The previous generation of stars famously are the origin of all the heavier elements (up until iron?) in the solar system. So a big portion of the solar system mass actually is made up of Carbon, Silicon, Iron and the like because of that. But in the center, and only in the center, there is a star with presumably almost no heavy elements inside. How can that be? Am I wrong about the actual mass concentrations or is there really an imbalance, i.e. is the element distribution really lighter towards the center of the solar system? I would presume that the previous generation of stars just ended in a more or less uniform cloud of debris, from which the solar system formed. But if so, why aren’t there star systems where the star has a very different composition and is kind of a spluttering, dirty fusion machine (metaphorically, I mean)?
The solar system contains very little of elements heavier than Helium - less than 2% by mass.
This is reflected in the chemical abundances measured in the photosphere of the Sun. i.e. The Sun does contain heavier elements.
Your question is the wrong way around; it is not that the heavier elements have not sunk into the middle, it is that the vast majority of hydrogen and helium that was in the same place as the planets when they formed, did not end up as part of the planets. In fact, even this is only partially true. The mass of planetary material in the solar system is also dominated by the hydrogen and helium in the gas giants.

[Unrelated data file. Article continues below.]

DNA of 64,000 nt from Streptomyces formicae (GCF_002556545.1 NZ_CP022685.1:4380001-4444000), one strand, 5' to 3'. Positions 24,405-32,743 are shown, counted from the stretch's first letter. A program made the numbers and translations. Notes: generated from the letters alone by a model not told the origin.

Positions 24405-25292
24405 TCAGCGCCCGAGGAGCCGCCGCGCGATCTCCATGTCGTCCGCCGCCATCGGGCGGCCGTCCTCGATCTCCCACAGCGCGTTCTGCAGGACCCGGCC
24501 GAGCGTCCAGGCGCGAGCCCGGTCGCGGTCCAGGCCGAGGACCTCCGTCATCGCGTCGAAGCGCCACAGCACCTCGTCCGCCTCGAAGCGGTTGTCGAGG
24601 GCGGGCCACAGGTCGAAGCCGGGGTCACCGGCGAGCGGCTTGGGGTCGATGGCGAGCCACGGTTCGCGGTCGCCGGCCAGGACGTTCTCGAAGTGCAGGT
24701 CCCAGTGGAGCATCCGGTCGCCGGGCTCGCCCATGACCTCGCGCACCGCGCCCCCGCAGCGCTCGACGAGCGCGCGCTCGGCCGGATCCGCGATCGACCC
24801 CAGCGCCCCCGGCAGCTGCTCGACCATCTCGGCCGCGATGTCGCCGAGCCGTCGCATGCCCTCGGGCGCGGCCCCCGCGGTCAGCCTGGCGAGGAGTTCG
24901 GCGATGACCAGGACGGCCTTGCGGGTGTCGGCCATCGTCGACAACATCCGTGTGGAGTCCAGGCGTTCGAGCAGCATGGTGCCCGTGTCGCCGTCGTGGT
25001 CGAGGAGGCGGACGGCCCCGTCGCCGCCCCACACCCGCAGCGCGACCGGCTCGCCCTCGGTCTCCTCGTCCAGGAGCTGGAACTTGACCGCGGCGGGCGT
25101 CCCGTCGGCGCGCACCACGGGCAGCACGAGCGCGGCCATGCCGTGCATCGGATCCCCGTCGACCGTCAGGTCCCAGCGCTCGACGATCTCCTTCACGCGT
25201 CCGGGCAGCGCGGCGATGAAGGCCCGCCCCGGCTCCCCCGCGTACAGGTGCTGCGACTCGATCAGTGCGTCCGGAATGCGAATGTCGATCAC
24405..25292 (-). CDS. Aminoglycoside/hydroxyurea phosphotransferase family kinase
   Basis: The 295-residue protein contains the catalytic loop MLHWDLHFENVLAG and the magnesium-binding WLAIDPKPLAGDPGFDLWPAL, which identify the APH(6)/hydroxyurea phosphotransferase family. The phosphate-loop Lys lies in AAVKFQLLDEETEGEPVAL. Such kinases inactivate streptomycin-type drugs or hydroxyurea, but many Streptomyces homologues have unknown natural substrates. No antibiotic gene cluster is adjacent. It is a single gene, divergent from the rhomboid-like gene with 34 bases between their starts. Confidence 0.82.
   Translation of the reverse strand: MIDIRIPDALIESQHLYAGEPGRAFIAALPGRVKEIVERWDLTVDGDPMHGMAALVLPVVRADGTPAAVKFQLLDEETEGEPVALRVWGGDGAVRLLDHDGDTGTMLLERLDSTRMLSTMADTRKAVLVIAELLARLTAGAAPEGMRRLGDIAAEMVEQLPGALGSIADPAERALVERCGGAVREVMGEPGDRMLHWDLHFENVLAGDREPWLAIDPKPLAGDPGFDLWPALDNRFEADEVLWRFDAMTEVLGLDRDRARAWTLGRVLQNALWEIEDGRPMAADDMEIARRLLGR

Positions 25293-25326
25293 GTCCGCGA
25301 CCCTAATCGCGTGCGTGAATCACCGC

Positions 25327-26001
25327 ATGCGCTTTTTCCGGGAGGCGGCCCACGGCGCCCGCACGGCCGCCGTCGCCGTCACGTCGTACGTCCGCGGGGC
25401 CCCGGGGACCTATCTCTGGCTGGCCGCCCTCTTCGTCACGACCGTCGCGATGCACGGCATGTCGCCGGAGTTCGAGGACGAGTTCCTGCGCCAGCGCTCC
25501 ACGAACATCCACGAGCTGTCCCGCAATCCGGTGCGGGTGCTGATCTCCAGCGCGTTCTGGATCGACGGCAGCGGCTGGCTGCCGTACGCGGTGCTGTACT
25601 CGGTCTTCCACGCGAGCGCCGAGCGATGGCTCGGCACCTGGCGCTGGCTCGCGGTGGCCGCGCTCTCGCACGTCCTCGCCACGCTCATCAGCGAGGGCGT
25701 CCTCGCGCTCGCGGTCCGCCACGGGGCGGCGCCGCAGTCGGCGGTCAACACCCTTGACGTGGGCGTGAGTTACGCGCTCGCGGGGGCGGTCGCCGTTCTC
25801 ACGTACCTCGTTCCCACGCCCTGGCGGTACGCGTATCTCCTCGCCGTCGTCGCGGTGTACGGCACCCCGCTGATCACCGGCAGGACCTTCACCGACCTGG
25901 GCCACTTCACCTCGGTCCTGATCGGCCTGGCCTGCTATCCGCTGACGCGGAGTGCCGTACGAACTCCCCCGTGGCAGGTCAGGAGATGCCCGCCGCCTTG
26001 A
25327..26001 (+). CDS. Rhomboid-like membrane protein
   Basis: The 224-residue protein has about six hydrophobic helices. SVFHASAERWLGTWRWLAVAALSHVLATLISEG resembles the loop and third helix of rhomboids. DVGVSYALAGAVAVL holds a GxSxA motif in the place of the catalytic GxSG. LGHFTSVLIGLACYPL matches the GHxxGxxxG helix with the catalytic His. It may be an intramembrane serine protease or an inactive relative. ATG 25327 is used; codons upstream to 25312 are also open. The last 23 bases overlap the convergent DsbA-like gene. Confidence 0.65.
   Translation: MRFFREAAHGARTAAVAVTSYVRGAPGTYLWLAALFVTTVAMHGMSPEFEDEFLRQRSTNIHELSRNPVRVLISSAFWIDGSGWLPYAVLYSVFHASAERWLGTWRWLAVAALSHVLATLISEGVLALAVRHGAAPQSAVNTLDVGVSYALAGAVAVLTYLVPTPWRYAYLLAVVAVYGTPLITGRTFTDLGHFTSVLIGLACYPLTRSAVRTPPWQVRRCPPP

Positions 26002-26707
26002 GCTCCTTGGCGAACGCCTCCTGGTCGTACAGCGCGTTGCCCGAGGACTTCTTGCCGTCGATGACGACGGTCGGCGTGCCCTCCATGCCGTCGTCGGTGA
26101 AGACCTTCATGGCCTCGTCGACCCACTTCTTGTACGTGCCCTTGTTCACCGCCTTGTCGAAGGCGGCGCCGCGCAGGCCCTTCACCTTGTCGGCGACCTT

So the conundrum is only why the smaller planets don't have a similar composition to the Sun. The answer to that is temperature and gravity. A small, hot planet just doesn't have the gravity to retain fast moving hydrogen and helium atoms, unless they are trapped in some compound (like water!).
Thus, the small planets close to the Sun are depleted of light elements.
Toward the end of a stars lifecycle the star looses the ability to continue using hydrogen ect). To power itself, it begins to, (in a desperate attempt to live.) Create heavier elements such as iron. Now iron can't certainly not sustain a star.
As such the iron destroys the star, thus marking the end of its life cycle.
Small amounts of iron probably exist in stars, (from the universes point of view.) But it's not enough to actually effect the star it's in.
Iron is of course not the only things starsform that ultimately kill the star, I'm just using it as an example here.
None the less stars are quite interesting, just as anything else in space.
P.S. This is just my vary basic understanding of space, and I'm learning a lot on this website.
Have a nice day/night.